Plying her trade with the likes of Australian fast bowler, Holly Ferling, has no doubt been ideal preparation for the next phase in her career, and it is her match maturity that Richards believes will steel the skipper throughout the Championships.
“She brings a lot from a leadership point of view, having been with the Fire for the last two years and she’s brought a lot of that to the table,” he spoke of the accomplished ‘keeper-batter.
“She’s worked really hard in the last 12 months with the bat and we’re expecting some exciting things from her.”
Other identified keys to their cause are the all-round abilities of Courtney Sippel and the representative experience of Renee Irvine, who at 16 made her Fire debut in the 2016/17 summer.
With eight years coaching the Fire behind him, Andy Richards has identified the giant strides made in the female code, and believes that the inclusive nature of the women’s game has been a significant factor in accelerating the development of the keen competitors coming through grassroots programs.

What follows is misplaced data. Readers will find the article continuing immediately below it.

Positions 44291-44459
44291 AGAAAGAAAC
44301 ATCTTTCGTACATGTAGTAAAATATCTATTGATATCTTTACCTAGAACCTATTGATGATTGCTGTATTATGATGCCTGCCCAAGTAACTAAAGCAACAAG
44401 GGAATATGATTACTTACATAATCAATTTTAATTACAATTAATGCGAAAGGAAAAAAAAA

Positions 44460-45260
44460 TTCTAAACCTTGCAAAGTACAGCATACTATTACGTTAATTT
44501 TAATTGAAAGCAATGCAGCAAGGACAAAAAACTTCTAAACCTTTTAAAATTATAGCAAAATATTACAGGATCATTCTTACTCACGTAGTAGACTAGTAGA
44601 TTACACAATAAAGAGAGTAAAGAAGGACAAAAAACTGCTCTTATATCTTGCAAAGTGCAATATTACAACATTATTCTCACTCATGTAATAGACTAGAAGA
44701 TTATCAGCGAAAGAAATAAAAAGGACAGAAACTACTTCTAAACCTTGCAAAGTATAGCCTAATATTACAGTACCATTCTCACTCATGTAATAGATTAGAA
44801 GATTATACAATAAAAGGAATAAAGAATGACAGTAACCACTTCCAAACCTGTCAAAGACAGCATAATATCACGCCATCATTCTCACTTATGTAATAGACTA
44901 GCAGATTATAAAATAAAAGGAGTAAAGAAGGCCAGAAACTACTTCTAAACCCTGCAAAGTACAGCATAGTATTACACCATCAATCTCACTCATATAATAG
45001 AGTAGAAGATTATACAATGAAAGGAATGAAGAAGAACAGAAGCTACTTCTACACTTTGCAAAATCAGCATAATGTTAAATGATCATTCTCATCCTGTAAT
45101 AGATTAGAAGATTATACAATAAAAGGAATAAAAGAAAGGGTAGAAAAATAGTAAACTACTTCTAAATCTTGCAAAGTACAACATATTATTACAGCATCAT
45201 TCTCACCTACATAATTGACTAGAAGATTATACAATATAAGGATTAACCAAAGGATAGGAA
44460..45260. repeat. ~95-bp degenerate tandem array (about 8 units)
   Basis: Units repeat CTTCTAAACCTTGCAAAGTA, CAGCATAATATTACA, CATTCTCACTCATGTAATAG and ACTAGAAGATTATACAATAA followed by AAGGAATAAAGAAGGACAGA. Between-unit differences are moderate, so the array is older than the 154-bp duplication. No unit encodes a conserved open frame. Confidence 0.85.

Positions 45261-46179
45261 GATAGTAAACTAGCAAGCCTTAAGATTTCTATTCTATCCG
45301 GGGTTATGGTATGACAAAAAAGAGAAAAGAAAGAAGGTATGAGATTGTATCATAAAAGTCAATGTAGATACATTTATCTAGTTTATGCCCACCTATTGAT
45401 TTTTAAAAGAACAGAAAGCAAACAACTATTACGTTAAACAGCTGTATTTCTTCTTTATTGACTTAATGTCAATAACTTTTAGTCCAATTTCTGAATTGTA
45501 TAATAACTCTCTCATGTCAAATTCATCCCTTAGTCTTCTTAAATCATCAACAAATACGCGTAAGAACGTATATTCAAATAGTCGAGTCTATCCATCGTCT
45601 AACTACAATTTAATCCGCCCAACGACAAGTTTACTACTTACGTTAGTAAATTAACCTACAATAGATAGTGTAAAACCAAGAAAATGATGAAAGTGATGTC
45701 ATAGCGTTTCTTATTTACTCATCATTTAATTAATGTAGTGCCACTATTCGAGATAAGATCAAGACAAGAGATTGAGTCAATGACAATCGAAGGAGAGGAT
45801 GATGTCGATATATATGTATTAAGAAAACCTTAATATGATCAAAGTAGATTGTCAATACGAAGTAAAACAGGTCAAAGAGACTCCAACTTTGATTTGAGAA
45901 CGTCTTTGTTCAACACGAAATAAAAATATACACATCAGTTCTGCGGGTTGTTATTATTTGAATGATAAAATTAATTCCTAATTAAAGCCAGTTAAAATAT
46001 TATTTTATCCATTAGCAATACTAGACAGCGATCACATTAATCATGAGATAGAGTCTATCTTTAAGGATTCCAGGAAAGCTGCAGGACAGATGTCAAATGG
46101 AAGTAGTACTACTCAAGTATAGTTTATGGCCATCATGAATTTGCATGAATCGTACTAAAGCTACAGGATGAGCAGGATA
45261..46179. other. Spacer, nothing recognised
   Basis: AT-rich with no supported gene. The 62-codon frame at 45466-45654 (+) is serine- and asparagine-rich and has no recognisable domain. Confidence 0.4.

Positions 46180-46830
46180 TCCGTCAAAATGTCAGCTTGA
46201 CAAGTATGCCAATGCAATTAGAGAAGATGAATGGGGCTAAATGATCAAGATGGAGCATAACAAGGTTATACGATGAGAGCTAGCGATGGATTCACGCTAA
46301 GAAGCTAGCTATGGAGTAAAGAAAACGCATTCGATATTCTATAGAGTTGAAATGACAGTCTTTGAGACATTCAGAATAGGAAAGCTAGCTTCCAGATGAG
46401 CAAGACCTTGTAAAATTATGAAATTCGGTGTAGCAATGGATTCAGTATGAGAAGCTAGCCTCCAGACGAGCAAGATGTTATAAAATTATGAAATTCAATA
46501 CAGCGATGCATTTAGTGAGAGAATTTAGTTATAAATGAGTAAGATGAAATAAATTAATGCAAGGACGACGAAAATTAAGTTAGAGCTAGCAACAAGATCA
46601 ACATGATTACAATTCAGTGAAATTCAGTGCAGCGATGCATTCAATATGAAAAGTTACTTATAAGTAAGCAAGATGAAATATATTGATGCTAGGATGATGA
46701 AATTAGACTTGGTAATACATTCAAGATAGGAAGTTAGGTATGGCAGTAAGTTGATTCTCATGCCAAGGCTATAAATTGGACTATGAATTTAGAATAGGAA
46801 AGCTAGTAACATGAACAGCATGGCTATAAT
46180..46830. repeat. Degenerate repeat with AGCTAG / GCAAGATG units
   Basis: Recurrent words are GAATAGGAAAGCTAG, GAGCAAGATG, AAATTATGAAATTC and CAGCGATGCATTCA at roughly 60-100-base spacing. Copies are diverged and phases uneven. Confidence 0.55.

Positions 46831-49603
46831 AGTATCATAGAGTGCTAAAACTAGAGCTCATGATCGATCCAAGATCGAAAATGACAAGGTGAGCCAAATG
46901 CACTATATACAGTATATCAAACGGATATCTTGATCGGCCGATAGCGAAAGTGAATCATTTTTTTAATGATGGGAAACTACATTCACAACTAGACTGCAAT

‘I think the fact there’s more girls playing, and that’s really important for us: to have the broader (player) base underneath,” he said.
“That’s produced better cricket.”
“I think we’re getting more exposure for those girls early, with some playing warm up games against the Fire and actually playing with some of their heroes,” Richards continued.
“That makes a massive difference for them. It takes a while to get over the awe factor, but as soon as they do, they learn so quickly from those players.”
Among the exciting cohort of imminent stars is 14-year-old Georgia Voll, who has drawn extensive praise for her craft.
Her selection positions her in elite company: the likes of Ferling and Beth Mooney — whose sensational 86* triumphantly guided Australia against England on Friday night — both garnering selection in the National Championship side at the same age.